The majority opinion stated that they believe the Centers for Disease Control and Prevention (CDC) exceeded their authority. They claim the CDC has relied on a statute that is decades-old that authorizes the CDC to implement emergency measures, such as fumigation and pest extermination, not a nationwide months-long moratorium on evictions.

Foreclosure Defense, Foreclosures

Wave of Foreclosures and Evictions Expected as Federal Moratoriums Expire

The federal moratorium on foreclosures and evictions officially expired over the weekend, leaving the legal system braced for an impending wave of filings. To offset the wave of foreclosure and eviction filings which will no doubt be on the way, lawyers and courts are finding creative solutions to the problem.  

The eviction moratorium was put into place as a way to help tenants and homeowners who were left with no income due to the coronavirus causing widespread shutdowns across the country.

President Biden has pushed on Congress to approve a one-month extension for all residential evictions. However, at this time, no federal congressional action has been taken to extend the moratorium. 


Experts Warn of New Foreclosure Crisis in South Florida

With the federal moratorium on evictions and foreclosures set to expire, housing experts are predicting a new foreclosure crisis in South Florida.

The crisis began for many last year as COVID-19 forced thousands of Floridians out of jobs. It was not until April 2020 when the Trump Administration and many states hit the pause on all foreclosure and eviction proceedings on federally backed loans. States and the federal government extended these moratoriums throughout 2020 and into 2021. These extensions allowed individuals to remain in their homes and postpone the foreclosure process.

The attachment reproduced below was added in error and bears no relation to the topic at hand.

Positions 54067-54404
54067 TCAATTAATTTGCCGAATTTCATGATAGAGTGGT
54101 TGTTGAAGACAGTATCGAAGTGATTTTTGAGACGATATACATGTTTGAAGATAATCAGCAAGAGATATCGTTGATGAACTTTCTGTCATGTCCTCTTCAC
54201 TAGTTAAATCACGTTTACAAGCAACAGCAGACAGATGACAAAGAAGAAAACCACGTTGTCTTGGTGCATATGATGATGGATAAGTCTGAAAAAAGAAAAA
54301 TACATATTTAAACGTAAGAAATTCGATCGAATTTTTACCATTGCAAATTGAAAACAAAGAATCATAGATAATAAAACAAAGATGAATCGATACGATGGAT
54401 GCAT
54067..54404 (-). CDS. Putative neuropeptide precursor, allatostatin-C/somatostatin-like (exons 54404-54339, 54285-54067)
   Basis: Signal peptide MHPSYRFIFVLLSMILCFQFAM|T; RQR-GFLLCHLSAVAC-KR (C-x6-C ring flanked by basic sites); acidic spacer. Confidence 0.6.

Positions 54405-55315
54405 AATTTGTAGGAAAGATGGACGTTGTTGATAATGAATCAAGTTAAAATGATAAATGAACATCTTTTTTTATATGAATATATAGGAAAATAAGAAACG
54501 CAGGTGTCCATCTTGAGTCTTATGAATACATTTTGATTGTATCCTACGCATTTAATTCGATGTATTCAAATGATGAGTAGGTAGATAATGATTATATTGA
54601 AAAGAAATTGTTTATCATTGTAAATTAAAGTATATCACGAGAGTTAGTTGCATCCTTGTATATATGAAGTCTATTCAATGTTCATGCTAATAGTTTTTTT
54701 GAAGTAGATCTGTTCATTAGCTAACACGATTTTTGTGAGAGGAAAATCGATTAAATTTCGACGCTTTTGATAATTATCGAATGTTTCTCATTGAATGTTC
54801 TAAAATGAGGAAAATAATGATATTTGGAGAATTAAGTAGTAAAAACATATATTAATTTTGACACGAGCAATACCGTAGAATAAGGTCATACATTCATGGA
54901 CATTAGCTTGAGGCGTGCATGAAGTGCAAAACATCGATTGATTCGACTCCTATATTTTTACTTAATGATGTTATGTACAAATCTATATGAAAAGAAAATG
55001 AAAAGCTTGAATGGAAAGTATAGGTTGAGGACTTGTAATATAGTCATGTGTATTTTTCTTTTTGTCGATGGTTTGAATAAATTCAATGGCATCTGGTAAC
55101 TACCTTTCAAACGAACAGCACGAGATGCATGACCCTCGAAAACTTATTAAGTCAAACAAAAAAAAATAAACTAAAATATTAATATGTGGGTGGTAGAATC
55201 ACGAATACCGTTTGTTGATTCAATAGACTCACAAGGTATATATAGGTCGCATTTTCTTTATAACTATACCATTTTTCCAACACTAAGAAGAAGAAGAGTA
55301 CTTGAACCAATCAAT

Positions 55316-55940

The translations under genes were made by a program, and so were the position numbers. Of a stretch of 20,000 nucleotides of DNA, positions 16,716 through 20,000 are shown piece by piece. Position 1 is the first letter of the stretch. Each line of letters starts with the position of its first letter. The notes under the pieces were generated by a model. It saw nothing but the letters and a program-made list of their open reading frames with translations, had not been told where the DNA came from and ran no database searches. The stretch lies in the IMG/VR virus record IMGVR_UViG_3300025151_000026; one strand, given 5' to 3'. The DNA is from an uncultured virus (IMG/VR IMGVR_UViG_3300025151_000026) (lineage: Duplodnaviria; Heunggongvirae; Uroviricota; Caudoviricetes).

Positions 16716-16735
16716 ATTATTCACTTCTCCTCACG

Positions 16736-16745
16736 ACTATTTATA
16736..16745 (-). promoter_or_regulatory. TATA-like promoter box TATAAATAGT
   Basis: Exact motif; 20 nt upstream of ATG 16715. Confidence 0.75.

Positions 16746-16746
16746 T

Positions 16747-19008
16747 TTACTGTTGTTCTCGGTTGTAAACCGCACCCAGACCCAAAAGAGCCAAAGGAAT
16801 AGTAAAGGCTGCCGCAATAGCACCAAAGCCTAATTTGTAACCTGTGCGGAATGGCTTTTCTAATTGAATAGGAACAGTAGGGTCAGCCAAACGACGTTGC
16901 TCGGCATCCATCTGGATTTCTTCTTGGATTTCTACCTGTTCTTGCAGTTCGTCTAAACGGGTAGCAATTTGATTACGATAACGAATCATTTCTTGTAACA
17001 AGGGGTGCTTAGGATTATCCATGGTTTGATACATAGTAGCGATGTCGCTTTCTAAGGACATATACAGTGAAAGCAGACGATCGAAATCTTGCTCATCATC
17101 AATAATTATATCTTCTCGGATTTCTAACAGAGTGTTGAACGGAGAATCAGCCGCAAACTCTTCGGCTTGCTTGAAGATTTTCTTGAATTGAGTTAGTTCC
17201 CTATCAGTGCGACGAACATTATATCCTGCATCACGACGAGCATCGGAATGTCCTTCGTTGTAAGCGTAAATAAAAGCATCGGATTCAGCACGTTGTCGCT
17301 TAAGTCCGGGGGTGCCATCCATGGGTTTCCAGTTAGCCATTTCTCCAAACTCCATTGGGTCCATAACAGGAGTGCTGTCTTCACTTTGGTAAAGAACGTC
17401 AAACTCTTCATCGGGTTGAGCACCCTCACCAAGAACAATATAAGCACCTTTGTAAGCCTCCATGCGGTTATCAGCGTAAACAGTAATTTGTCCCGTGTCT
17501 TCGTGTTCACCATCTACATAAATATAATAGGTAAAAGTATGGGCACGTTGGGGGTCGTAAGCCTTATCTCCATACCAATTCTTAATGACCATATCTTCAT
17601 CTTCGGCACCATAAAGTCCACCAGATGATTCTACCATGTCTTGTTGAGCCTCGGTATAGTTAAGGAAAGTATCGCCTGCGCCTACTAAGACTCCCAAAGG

COVID-19, Foreclosure Defense, Foreclosures

Bank of America, Chase and Wells Fargo Announce Plans Following Expiration of Mortgage Foreclosure Moratoriums

As the stimulus programs put into place come to an end this year, many homeowners worry about what their futures will hold. Approximately 2.1 million homeowners are still utilizing these mortgage forbearance plans offered following the start of the pandemic, according to figures from the Mortgage Bankers Association, which means that many people are still set to be adversely affected once the moratoriums are lifted. 

Even more concerning, nearly 1.8 million families are not in forbearance on their mortgages but are at least 90 days delinquent on their mortgage accounts as of April 2021, according to data from Black Knight.   

COVID-19, Foreclosure Defense, Foreclosures

Emergency Mortgage Relief Could Extend Through 2022

Since the start of the COVID-19 pandemic, millions of homeowners have benefited from the mortgage relief programs offered by the federal government, and some private lenders.  Now that a year has passed, approximately 2.5 million homeowners are still enrolled in some sort of mortgage relief program, whether it be payment suspension or mortgage forbearance, according to the Mortgage Bankers Association (MBA) 

It is for this reason that the Consumer Financial Protection Bureau (CFPB) wants to extend these provisions and programs further into the future to ensure that these homeowners are not forced into foreclosure.